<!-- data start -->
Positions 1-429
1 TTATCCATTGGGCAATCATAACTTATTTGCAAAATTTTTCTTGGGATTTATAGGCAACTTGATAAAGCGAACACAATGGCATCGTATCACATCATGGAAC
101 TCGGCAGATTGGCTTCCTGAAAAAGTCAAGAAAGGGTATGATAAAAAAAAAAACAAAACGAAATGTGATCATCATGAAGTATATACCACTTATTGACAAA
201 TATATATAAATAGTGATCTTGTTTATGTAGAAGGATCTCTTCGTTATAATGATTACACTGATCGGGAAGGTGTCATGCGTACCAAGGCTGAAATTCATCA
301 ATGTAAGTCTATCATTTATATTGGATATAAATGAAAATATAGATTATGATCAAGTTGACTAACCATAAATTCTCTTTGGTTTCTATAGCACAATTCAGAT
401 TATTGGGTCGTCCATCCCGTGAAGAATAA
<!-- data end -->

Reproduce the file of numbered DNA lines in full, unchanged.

Positions 1-429
1 TTATCCATTGGGCAATCATAACTTATTTGCAAAATTTTTCTTGGGATTTATAGGCAACTTGATAAAGCGAACACAATGGCATCGTATCACATCATGGAAC
101 TCGGCAGATTGGCTTCCTGAAAAAGTCAAGAAAGGGTATGATAAAAAAAAAAACAAAACGAAATGTGATCATCATGAAGTATATACCACTTATTGACAAA
201 TATATATAAATAGTGATCTTGTTTATGTAGAAGGATCTCTTCGTTATAATGATTACACTGATCGGGAAGGTGTCATGCGTACCAAGGCTGAAATTCATCA
301 ATGTAAGTCTATCATTTATATTGGATATAAATGAAAATATAGATTATGATCAAGTTGACTAACCATAAATTCTCTTTGGTTTCTATAGCACAATTCAGAT
401 TATTGGGTCGTCCATCCCGTGAAGAATAA